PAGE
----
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Symbol of the State: Empress Michiko's proactive involvement in society

Emperor Akihito, left, and Empress Michiko are seen in the city of Kochi, on Oct. 28, 2018. (Mainichi/Tadashi Kako)

TOKYO -- On July 1, 2017, Empress Michiko visited the Japan Braille Library in the Takadanobada district of Tokyo's Shinjuku Ward where she was greeted by violinist Takayoshi Wanami.

She shook hands with him saying, "Mr. Wanami, it's Michiko. How are you doing?" Since Wanami is blind, the Empress always speaks to him by identifying herself.

Empress Michiko visited the library to attend a gathering of the Japan Association of Braille Music that shares musical scores translated into Braille. The association was founded with the support of the Empress.

The story began this way. In August 1999, Empress Michiko invited Wanami and his wife to her residence at the Imperial Palace. After practicing piano in a friendly atmosphere, the Empress was quoted as telling the couple, "Can proceeds from my books be used to spread Braille musical scores?" The Empress knew that it is difficult to spread Braille music because such efforts relied heavily on volunteers.

However, there was no organization capable of coordinating such efforts at the time, and her proposal was placed on hold.

Then five years later around the autumn of 2004, Wanami received a similar proposal from the Empress through Japan Braille Library head Tetsuji Tanaka.

The Empress "must have always been looking for an opportunity" to move the project ahead, Wanami said. "I felt her strong will."

Following the second proposal, Wanami joined hands with Tanaka in asking for help from various organizations and individuals involved in volunteer Braille translations. The following year, Wanami and Tanaka founded the Japan Association of Braille Music and received donations from the Empress. The organization has since collected the Braille music scores of nearly 8,000 pieces.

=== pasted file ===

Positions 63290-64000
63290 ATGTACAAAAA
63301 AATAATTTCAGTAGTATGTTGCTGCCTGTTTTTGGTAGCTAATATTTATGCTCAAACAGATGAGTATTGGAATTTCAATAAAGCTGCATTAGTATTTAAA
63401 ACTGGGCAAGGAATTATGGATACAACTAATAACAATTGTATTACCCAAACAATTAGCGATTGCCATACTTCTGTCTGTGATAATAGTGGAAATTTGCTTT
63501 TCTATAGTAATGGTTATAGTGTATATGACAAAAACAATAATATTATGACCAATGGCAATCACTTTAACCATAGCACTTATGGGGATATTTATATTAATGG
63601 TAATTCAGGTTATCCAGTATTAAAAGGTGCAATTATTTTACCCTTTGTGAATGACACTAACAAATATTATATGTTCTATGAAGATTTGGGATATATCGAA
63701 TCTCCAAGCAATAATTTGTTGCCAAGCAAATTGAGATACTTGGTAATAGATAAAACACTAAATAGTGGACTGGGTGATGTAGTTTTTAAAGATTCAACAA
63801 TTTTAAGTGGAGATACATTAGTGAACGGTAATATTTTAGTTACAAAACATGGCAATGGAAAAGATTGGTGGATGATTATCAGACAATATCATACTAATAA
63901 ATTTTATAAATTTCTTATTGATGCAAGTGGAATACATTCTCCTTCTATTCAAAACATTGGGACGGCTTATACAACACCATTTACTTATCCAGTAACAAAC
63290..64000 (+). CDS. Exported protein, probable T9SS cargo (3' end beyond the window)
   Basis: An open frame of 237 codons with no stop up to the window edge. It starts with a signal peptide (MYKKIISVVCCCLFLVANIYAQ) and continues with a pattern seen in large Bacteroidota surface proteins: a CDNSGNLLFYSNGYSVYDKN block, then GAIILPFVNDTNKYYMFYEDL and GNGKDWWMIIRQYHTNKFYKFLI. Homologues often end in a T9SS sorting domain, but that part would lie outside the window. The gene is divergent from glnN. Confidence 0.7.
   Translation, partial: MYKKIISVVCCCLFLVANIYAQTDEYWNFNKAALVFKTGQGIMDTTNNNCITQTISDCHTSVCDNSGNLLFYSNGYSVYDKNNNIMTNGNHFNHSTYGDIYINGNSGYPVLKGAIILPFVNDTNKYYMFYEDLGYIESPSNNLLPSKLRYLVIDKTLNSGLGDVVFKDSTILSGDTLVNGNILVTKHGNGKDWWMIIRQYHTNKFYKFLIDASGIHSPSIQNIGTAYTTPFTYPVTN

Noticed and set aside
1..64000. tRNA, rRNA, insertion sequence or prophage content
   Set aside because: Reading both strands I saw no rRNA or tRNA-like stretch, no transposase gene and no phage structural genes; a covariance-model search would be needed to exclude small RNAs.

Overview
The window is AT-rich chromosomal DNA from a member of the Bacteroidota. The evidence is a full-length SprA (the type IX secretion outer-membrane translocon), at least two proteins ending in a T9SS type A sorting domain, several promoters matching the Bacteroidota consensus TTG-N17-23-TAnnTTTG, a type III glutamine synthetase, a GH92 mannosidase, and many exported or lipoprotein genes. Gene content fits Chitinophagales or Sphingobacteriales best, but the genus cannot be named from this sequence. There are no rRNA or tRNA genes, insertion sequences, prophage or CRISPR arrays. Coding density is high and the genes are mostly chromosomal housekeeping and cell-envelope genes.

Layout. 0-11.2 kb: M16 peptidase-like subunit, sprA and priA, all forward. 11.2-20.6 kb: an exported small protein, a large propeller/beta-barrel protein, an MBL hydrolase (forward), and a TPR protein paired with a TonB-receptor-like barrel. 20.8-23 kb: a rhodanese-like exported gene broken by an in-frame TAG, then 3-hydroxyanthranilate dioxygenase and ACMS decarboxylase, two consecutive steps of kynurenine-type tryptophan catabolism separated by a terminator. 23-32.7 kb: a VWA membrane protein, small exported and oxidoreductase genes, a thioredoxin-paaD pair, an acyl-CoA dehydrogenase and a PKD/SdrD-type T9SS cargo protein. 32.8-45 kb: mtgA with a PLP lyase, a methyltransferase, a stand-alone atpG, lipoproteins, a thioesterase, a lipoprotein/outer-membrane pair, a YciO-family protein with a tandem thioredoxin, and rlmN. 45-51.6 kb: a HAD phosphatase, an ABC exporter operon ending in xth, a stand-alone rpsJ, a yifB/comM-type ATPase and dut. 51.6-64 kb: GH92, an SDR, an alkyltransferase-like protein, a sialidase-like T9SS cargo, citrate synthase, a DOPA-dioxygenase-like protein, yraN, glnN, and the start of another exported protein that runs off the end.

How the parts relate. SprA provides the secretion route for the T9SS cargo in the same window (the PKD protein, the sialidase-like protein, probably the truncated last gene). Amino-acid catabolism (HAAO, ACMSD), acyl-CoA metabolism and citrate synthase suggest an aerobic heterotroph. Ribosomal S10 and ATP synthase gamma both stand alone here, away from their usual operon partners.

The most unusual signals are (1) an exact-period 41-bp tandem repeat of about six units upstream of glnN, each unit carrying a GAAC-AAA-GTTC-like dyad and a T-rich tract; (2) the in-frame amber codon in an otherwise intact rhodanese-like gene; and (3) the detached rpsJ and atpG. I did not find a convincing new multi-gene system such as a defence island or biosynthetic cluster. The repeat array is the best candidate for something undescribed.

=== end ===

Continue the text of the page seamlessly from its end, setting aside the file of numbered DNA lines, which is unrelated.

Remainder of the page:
Empress Michiko has expanded the fields of her activities based on her interests, while taking over various roles performed by successive empresses, such as the honorary presidency of the Japanese Red Cross Society. She often visits exhibitions of art works and concerts by disabled people by herself.

Children's literature is another field she is interested in. Empress Michiko has participated in English poetry recital gatherings, and she was asked by the Japan branch of the International Board on Books for Young People (IBBY) to translate poems composed by poet Michio Mado into English in the late 1980s. The translated poems were published in 1992 as "The Animals," and were acclaimed internationally.

In 2002, Empress Michiko attended the IBBY Basel Congress celebrating the 50th anniversary of its foundation. In a speech she made in English during the gathering, the Empress recalled that she was moved by reading books in her childhood and expressed hope that children who have survived despite having sorrow and pain "might lead our world of tomorrow with the new wisdom" that only those who have experienced the utmost sorrow and pain and yet survived that could possess. It was the first overseas visit by a Japanese empress alone.

Kiyoko Matsuoka, 57, deputy director of the Itabashi Art Museum in Tokyo's Itabashi Ward who was present at the gathering, recalls that she was impressed that the Empress addressed the audience by saying, "Dear friends."

Matsuoka said Empress Michiko "acted as one of the participants at the congress. She gave courage to many like-minded people."

Itabashi recalls that the Empress earnestly exchanged views with many other attendees during the congress.

These activities by the Empress are related closely to how the Emperor thinks he should act as the symbol of state and the unity of the people as stipulated by the postwar Constitution.

At a news conference in 2009, Emperor Akihito said, "...I believe that I am what I am today as a result of many things I have absorbed since opening that window called marriage."

While performing official duties together with the Emperor, the Empress shows the way she lives as a woman who is actively involved in society.

(Japanese original by Nao Yamada, Hiroyuki Takashima and Tomofumi Inagaki, City News Department)

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